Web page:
By: Sarah Ansari
Yawning, I curl up in bed, clutching the story I need to read for homework to my chest. My eyes are blurry and dry from wearing contacts all day, and now that I’ve switched to my glasses, I am ready to fall asleep, already having decided to just skim the day’s reading.
Eyes half-lidded, I zero in my focus on the page in front of me, waiting for the letters to stop swimming long enough for me to decipher the title of the piece:
I do not think much about the words– all they offer me is the faintest brush of a preconceived story in my mind. I’m thinking something wholesome, maybe with a twinge of sadness. I see a faded quilt– the collaborative art of a family– missing a father figure. I see someone unable to open themselves up to another, finally finding a confidant in their husband. I see a single mother, sifting through whatever troubles she’s facing, and building her life anew–
In every case that I imagine, “stitching” is a good thing. It repairs, puts things together once more. It heals.
But the story is not what I am expecting.
The main character is cast with a green ribbon around her neck, a nod to the old horror story from “In a Dark, Dark Room and Other Scary Stories”. As the tale goes, a man and a woman love each other dearly, and live happily with one another. There is but one restriction in their marriage: the husband is not allowed to untie the green ribbon that encircles his wife’s throat. But one day (because, ‘ya know– horror anthology), curiosity gets the best of him and the husband unwraps the ribbon as his wife sleeps. Her severed head, which the ribbon concealed, topples to the ground.
So, no quilts, then.
At first, I try to imagine that this story is secretly a happy one (Maybe in the version I’m reading, the husband will sew her head back on!), but I watch, terrified as the man who claims to love the narrator continuously violates her wishes, ignoring her cries of indignation when his fingers venture to tease the ribbon at her throat, offering the slightest of tugs.
In another instance– the same one that lends the story its moniker– the main character has just given birth, having experienced a small amount of tearing in the process (an occurrence that happens in 44-70% of all births). She lies, half-conscious and exhausted on the hospital bed, waiting for the doctor to sew the tear and to hold her newborn. She should feel safe– happy– in this moment, but instead, she overhears a conversation the doctor is having with her husband.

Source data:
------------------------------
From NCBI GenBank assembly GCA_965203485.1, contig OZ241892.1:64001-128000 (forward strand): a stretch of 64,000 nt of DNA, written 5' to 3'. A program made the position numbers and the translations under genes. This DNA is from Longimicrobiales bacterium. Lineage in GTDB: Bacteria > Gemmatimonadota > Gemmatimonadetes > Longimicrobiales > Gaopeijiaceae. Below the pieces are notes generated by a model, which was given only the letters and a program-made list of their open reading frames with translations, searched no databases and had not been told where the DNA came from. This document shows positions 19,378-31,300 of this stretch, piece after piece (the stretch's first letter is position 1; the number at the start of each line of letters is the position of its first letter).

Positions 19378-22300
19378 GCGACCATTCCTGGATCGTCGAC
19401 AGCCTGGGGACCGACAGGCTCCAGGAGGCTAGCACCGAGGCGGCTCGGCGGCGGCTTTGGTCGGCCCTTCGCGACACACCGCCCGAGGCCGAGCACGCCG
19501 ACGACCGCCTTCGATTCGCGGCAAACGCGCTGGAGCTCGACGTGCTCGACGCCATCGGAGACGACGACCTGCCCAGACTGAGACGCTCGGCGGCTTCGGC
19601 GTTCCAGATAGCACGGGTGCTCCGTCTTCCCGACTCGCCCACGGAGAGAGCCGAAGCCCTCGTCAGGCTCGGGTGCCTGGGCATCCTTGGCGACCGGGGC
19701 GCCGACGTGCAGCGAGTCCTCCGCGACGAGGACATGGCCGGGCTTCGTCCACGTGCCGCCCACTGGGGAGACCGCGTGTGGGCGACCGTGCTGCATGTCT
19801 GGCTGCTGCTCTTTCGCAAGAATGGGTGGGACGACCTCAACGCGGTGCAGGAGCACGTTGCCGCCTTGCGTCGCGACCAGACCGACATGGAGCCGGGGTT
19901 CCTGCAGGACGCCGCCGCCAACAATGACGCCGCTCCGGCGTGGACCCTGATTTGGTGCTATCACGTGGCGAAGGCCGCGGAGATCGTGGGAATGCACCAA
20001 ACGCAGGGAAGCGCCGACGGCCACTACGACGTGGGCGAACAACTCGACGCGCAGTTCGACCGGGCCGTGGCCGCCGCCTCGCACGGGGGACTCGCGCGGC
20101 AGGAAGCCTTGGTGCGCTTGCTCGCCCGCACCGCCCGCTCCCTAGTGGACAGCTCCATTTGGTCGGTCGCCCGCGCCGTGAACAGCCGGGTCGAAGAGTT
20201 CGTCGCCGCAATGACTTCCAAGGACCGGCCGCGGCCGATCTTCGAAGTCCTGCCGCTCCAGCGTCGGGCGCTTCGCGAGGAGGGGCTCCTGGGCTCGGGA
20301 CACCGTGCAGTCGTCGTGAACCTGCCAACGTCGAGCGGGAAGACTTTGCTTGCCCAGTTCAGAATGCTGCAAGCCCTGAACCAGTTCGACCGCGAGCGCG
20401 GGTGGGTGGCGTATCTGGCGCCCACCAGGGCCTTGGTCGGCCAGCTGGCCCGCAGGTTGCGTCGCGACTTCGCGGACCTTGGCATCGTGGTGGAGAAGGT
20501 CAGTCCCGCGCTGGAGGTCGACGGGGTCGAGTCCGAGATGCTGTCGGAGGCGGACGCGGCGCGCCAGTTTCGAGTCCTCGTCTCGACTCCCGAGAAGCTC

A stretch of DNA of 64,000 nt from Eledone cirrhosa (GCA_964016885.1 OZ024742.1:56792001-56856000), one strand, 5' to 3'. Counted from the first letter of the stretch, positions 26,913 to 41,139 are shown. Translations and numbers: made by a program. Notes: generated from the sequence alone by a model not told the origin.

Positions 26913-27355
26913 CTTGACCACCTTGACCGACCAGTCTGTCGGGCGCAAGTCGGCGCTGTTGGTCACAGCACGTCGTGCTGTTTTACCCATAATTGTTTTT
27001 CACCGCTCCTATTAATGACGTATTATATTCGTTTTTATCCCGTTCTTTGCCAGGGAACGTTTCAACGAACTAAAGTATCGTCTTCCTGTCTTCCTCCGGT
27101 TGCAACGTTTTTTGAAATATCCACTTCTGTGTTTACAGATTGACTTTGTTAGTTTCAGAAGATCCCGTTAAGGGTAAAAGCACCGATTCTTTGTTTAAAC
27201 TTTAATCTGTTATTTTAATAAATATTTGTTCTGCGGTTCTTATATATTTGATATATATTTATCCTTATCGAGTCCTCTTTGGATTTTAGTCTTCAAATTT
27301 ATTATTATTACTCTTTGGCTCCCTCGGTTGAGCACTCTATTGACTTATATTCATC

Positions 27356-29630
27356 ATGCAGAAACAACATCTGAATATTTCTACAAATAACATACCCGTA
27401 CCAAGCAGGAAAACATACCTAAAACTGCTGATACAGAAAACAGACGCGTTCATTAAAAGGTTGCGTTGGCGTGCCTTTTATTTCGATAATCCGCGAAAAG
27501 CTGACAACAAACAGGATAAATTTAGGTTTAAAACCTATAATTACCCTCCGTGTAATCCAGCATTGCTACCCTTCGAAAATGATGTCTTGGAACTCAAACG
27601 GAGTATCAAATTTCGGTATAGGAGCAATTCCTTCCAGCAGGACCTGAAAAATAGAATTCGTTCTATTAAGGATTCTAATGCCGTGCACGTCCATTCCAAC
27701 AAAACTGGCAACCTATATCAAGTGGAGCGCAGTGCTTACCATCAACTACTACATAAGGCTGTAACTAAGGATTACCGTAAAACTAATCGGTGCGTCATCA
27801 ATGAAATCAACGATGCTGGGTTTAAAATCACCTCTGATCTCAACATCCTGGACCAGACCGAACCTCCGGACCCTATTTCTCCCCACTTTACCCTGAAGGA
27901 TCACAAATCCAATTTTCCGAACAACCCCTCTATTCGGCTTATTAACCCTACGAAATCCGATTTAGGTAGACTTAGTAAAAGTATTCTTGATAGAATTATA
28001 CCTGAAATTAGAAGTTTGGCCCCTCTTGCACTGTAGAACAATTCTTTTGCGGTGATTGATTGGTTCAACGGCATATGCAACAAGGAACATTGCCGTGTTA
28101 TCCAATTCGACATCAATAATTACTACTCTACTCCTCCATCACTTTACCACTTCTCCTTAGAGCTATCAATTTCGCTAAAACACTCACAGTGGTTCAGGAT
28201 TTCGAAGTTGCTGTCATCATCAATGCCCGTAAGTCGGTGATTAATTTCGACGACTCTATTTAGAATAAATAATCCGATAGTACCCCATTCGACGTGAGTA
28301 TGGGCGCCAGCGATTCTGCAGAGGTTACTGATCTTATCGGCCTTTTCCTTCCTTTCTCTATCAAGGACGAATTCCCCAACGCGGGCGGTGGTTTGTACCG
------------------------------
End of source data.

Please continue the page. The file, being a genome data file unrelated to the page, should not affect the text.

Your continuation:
The man she has married– trusted herself with– asks the doctor how much it would cost for an extra stitch. The doctor, rather than reprimanding him, laughs along– all while the narrator tries to protest, finding herself too drugged and tired to make anything more than feeble noises which are ignored by both the men in the room.
Whatever sleepiness had pressed upon me before is gone. I am wide awake. I feel as though I’ve been carefully creeping across thin ice, and that I have just stepped on a pressure point. The world around me begins to crack, etching its way from my epicenter, and then–
The sick feeling in my stomach drives me to the internet, searching, searching, praying that this can’t be– is anything but– true. But was it that they say? Life imitates art? Art borrows from life? Either way, heart-in-throat, salted tears stinging my eyes, I scroll. I scroll through pages and pages, and by the end of it all, I am trembling, shaking from the cold realization that the horrific experiences of this fictional character are not grounded in fiction at all.